Tonight it’s just me and the crickets….and Son #2.
I’m reading one of my many books that are stacked on my nightstand. Still a purist, I haven’t gone over to the Dark Side of Kindle. I like the feel of pages under my fingers, makeshift bookmarks, turned down corners, and a full bookcase. Books are my companion when I’m alone. I’ll read them over and over again.
Son #2 is in his room doing homework. Calculus. Physics, too. He’s a much different child than Son #1. No homework fights with this kid. No riding him to be responsible. He has the inner drive to do better than before. His goal is to beat last year’s GPA. He’s more of a planner and sees the steps needed to move himself from Point A to the far distant Point B.
I hear Son #2 from my bedroom. The Xbox is on in his room and he’s using the headset to talk to his girlfriend. He calls her by nicknames such as Bubbaloo and Babe. He’s explaining that he needs to do his homework tonight (Friday) since he works on Saturday and Sunday and it’s all due on Monday. He asks how her day at school went and praises her for getting a good grade on her test.
Ah, young love…. the sweet times of pet names and late night conversations…I also listen to see if I remembered anything from my own adventures in Calculus. Alas, my days of integrals and derivatives are behind me…
Son #1 is also a math whiz kid. But his motivation is vastly different. He’s the type that just can’t be bothered when it came to good grades. “I’ll do just enough to skate by,” is Son #1’s motto. Getting C’s in high school didn’t phase him, he still went to the Johns Hopkins CTY program every summer (and enjoyed it) but high school was not in his Top Priority List. Friends, Ultimate Frisbee, Xbox, Soccer and Work, those are his priorities.
But that kid is a model employee.
We just celebrated a work anniversary for Son #1. He’s been at the same job for several years now, and they love him. He does things other teenagers won’t do. Like scrubbing the rubber floor joint with a toothbrush to get out all of the grease and grime. He’s also dependable. He goes into work when expected, picks up other kids’ shifts, and has learned every job in the place. They made him an emergency manager for when the regular managers aren’t able to cover a shift.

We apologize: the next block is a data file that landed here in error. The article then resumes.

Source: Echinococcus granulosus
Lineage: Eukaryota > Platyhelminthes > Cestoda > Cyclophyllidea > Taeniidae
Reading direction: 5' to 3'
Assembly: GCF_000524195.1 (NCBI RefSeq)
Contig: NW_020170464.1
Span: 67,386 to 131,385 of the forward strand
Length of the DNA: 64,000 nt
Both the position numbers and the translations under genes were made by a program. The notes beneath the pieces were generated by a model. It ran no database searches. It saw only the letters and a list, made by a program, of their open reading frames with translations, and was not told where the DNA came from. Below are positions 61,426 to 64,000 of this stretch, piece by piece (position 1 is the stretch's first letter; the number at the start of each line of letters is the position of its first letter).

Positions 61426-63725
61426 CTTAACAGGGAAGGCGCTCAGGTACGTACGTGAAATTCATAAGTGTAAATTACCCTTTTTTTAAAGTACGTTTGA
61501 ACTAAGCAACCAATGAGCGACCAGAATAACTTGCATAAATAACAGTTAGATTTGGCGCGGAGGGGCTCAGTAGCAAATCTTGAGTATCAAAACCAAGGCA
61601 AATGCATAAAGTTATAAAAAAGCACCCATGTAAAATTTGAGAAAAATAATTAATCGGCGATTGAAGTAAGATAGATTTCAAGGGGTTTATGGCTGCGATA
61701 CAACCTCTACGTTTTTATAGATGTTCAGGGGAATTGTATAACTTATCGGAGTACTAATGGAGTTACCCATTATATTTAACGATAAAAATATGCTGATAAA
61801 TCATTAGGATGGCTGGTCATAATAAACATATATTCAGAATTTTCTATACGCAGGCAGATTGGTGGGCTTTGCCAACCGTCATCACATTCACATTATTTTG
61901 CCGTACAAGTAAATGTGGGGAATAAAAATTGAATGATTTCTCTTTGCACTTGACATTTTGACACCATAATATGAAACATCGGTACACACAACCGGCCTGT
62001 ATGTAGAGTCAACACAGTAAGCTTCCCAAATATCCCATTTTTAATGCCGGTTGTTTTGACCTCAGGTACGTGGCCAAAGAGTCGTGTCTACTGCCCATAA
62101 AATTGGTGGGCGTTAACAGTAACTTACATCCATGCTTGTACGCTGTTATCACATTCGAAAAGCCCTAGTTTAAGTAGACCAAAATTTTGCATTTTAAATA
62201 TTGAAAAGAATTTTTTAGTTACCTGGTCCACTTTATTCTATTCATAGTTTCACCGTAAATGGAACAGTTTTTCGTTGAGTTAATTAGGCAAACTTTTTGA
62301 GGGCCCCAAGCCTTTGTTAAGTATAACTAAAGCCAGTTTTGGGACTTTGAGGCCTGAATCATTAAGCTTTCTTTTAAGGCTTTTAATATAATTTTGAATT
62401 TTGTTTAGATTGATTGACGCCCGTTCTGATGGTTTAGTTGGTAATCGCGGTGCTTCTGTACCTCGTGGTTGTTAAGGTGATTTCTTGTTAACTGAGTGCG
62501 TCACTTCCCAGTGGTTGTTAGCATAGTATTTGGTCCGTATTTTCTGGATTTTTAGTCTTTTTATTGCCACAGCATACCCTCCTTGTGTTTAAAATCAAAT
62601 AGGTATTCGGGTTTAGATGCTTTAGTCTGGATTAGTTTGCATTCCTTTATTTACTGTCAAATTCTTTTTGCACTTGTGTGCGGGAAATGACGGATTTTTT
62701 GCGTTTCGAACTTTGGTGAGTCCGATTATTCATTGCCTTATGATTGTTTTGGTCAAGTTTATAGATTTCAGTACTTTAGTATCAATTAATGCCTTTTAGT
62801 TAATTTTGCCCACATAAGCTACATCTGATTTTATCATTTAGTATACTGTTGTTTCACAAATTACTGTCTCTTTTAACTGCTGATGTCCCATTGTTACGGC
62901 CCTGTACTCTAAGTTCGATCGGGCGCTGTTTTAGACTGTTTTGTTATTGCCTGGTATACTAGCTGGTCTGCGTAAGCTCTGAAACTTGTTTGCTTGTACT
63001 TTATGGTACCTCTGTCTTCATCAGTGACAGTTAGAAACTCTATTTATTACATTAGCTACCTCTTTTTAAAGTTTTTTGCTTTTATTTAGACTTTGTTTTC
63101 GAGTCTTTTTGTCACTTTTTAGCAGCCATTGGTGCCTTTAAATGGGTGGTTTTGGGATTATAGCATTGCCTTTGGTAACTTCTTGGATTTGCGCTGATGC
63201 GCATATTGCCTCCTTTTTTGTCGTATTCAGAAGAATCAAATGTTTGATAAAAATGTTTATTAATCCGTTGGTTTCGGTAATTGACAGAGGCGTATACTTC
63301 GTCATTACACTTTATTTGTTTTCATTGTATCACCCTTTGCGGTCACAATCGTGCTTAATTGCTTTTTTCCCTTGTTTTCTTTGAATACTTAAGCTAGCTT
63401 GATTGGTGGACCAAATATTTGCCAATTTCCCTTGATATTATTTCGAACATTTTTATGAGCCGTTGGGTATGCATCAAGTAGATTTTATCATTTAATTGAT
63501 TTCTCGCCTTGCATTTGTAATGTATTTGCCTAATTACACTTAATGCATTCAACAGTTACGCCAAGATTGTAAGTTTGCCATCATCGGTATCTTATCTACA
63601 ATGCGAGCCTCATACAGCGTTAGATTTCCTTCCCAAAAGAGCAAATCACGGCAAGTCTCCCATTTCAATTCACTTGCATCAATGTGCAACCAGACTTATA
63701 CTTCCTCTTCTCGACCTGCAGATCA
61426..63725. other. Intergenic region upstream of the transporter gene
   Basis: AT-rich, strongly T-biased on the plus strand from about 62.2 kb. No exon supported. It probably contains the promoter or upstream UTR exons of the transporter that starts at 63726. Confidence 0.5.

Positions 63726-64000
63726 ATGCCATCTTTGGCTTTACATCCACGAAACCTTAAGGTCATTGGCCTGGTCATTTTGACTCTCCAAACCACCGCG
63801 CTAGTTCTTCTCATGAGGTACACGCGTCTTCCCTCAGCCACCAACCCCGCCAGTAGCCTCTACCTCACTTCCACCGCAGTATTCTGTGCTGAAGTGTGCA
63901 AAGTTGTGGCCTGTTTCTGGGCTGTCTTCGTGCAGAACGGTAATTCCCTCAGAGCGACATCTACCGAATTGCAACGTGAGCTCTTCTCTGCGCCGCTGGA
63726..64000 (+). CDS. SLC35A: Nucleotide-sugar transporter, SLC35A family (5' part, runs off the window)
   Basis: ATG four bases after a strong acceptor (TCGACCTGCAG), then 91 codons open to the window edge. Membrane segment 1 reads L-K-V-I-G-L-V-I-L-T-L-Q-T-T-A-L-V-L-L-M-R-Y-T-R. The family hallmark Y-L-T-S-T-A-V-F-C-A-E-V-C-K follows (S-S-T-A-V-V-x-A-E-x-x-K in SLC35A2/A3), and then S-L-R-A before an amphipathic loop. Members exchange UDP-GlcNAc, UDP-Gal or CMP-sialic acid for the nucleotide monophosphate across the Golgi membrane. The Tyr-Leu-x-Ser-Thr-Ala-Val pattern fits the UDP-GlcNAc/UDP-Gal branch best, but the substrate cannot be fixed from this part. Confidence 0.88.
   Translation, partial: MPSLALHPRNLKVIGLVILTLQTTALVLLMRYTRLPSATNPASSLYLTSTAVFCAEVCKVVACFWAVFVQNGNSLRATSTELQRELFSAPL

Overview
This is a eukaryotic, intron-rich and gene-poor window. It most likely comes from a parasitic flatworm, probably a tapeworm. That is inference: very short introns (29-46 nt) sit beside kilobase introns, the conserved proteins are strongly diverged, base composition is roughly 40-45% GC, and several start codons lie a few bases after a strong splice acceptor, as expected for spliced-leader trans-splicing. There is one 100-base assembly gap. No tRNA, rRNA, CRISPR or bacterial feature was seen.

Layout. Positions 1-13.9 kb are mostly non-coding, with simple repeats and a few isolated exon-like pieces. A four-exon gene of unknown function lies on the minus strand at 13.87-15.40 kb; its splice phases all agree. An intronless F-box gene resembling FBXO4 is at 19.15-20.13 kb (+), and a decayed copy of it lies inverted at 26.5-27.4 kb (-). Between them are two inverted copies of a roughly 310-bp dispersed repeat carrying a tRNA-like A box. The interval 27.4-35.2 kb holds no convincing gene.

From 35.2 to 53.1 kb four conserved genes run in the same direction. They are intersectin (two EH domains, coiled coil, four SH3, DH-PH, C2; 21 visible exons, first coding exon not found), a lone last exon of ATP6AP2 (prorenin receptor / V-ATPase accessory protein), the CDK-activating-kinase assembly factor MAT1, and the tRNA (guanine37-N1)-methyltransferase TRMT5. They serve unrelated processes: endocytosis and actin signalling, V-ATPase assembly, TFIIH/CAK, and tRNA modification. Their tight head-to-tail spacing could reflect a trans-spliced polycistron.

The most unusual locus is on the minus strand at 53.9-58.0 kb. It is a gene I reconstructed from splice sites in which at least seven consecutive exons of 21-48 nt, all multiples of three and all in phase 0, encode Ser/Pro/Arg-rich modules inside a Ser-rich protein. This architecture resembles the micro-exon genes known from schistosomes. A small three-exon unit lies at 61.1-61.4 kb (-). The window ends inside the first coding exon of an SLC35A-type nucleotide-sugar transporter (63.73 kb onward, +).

When he wants to, he’s got drive. He’ll be a mover and shaker because he can direct, allocate, charm and persuade others to see his vision for the team. He has a way of recognizing the skills and talents of others and meshing them into a larger unit. I think he’ll be an excellent leader.
Now he’s getting tired of working at his current place of employment for (relative) peanuts and wants to create an app for cell phones and tablets. “Mom, some day I’ll sell my app to Google and I’ll retire to make more apps while I travel around.” He tells me this as he shows off a menu he’s created on his cell phone. Then he looks at me and asks the question, “Mom, how I can make this scalable for different devices…?”
I don’t know (although I’m flattered that he thinks this is something I have in my bag of parenting knowledge). He’s barking up the wrong tree if he expects an answer from me. I point him towards sites like StackOverflow.com where tech-savvy people can help him out.
Little things lead to great things. ~ Van Gough.
My boys are wonderful people and I’m super proud to parent them.